(HealthDay News) — Reinfection with SARS-CoV-2 is associated with increased risks for death, hospitalization, and sequelae in the acute and postacute phases, according to a study published in Nature Medicine.

Researchers estimated the risks and 6-month burdens of death, hospitalization, and incident sequelae in a cohort of individuals with 1 SARS-CoV-2 infection (443,588 individuals), those with reinfection (40,947 individuals), and noninfected control individuals (5,334,729 individuals).

The researchers found that reinfection was associated with increased risks for death and hospitalization (hazard ratios, 2.17 and 3.32, respectively) and sequelae, including pulmonary, cardiovascular, hematologic, gastrointestinal, kidney, mental health, musculoskeletal, and neurological disorders as well as diabetes. These risks were seen irrespective of vaccination status.

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The most pronounced risks were seen in the acute phase, but they persisted at 6 months in the postacute phase. The cumulative risks and burdens of repeat infection increased according to the number of infections compared with noninfected control individuals.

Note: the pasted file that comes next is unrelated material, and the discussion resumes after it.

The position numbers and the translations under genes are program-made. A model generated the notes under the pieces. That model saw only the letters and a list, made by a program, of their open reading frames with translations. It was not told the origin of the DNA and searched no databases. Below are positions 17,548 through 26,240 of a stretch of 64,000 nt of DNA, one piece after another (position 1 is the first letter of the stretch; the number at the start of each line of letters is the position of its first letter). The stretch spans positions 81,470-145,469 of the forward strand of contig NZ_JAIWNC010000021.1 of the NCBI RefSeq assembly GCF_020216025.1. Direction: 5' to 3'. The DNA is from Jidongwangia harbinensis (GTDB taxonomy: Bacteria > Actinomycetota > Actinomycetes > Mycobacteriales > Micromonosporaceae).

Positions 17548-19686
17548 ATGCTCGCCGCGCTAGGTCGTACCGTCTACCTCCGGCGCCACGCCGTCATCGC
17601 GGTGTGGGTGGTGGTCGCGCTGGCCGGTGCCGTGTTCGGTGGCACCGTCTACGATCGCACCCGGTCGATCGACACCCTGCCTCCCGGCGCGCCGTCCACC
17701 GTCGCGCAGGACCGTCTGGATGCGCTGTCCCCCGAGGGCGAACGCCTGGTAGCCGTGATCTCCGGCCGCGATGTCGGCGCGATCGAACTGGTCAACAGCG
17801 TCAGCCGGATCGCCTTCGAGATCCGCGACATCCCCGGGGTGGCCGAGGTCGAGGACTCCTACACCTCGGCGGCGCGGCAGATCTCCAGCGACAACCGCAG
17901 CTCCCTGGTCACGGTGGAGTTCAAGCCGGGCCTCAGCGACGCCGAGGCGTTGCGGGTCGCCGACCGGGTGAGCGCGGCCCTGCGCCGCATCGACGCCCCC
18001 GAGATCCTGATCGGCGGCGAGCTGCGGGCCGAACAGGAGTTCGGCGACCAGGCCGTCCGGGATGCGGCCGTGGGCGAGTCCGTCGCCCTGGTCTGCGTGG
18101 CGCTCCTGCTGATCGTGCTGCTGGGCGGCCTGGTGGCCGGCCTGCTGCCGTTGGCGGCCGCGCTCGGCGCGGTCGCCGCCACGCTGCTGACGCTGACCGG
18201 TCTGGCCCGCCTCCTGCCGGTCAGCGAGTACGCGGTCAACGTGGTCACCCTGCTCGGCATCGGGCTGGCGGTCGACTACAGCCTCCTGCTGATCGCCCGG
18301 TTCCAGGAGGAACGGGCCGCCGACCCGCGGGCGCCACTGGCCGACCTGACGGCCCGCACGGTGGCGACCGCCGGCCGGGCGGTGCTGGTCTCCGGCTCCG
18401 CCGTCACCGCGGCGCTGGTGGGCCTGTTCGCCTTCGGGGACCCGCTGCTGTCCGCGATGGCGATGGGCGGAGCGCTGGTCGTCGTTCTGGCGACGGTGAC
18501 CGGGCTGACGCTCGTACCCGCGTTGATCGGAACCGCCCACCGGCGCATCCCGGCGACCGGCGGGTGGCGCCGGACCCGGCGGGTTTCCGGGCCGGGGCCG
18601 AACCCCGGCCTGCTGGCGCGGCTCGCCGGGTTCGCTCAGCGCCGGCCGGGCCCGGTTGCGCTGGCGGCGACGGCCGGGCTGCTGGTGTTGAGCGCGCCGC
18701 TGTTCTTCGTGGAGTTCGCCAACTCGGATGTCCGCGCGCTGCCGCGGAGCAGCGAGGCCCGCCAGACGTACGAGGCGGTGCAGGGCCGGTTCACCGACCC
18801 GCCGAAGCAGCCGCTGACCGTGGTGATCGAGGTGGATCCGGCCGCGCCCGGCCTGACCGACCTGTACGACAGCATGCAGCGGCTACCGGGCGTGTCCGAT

“Altogether, the findings show that reinfection further increases risks of all-cause mortality and adverse health outcomes in both the acute and postacute phases of reinfection,” the researchers wrote. “The findings highlight the clinical consequences of reinfection and emphasize the importance of preventing reinfection by SARS-CoV-2.”

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